Abby’s project will advance racial health equity in Washington, D.C. by increasing healthcare and estate planning legal services for cancer patients at MedStar Washington Hospital Center. She will meet patients where they are and will collaborate with the medical team to tailor legal documents. Abby will establish a pro bono program and referral network that includes recruiting, training, and case placement. Abby will also integrate volunteers into the MLP to address patients’ non-legal needs.
Even with a terminal cancer diagnosis, my Nana dedicated her final months to helping me as a first-year teacher, volunteering in my classroom and later grading student worksheets when she became too sick. Nana’s choice to live her life as she wanted—in solidarity with her granddaughter—should not be a privilege afforded only to some.
Abigail Sweeney /
2021 Equal Justice Works Fellow
Using litigation, advocacy, and coalition building to change systems that trap families in homelessness and poverty.
Needs Addressed by the Project
Sczerina created systems for parents who were at risk of becoming homeless or had become homeless to connect to a free legal advice and representation at the main DC intake center for homeless families. By being present at the moment of housing crisis, Sczerina could help parents fight evictions or illegal lock-outs, improve housing conditions, stop the condemnation of housing, connect parents to additional income sources, assert the rights of victims of domestic violence, stop wrongful terminations from housing programs or appeal illegal denials of shelter.
The project was vital in the relocation of families out of illegally operating communal shelters into apartment style units. Sczerina helped to restore millions of dollars to DC in the form of federal McKinney Vento funding. Sczerina was also vital in the creation of hundreds of local Section 8 vouchers for families, especially for children in the foster care system seeking to be reunited with their families. The project work continues today as an integral part of the Washington Legal Clinic for the Homeless legal services. Families that are homeless have access to representation, resources, and the supports that they need to be safe, remain strong and ultimately move their and their children’s lives to a better place.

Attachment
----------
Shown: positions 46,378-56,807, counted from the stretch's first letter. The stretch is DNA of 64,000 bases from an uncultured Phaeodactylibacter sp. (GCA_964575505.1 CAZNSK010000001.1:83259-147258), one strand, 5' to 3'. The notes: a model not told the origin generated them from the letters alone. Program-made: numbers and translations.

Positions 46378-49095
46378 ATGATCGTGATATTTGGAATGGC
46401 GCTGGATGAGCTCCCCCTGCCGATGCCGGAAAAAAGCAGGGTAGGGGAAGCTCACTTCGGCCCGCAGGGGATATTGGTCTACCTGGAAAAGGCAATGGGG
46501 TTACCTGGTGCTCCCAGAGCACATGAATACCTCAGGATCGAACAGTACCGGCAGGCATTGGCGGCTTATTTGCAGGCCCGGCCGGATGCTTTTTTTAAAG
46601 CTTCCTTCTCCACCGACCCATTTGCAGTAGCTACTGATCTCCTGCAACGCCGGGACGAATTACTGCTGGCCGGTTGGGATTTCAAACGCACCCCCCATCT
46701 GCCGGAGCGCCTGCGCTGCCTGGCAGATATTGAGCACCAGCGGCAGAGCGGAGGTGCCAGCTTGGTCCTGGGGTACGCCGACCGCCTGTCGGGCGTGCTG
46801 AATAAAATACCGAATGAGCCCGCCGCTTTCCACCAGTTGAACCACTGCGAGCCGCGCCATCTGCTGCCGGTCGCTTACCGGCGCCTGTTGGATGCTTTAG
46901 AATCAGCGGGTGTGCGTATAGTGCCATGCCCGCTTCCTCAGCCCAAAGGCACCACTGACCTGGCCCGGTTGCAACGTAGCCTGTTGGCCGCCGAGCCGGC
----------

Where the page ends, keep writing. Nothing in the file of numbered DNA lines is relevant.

Sczerina was an adjunct Professor and a Clinical Fellow at Georgetown University Law Center. Today she counsels seniors about their legal rights at the Legal Counsel for the Elderly Hotline.
Sabrina provides legal services and legislative advocacy for girls of color to ensure access to education that is free of discriminatory discipline, harassment, and violence from school-based police.
Sabrina’s Fellowship project seeks to address how school resource officers (“SROs”) contribute to the overrepresentation of Black girls in every aspect of school discipline and exacerbate the school-to-prison pipeline. As victims of “adultification” bias, Black girls are often viewed as less innocent than their peers. This bias creates a barrier to connecting girls of color with the supports they need to thrive in school, such as mental health resources or even legal representation after facing discrimination. When paired with school policies that allow discipline to turn on subjective impressions of student behavior, this bias leads SROs to harshly discipline, sexually harass, and exclude girls of color—ultimately pushing them out of schools and into the criminal legal system.
As a first-generation Haitian-American, Sabrina grew up relying on spaces and mentors in schools to help her explore her identity as a woman of color. Today, she is dedicated to educational equity work as a means of keeping schools safe for girls of color as they similarly come into their own.
Fellowship Highlights to Date
So far during the Fellowship, Sabrina has:
- Reviewed, edited, and collaborated with Congressional offices on 8 federal school climate and discipline bills, set to be introduced in the 117th Congress.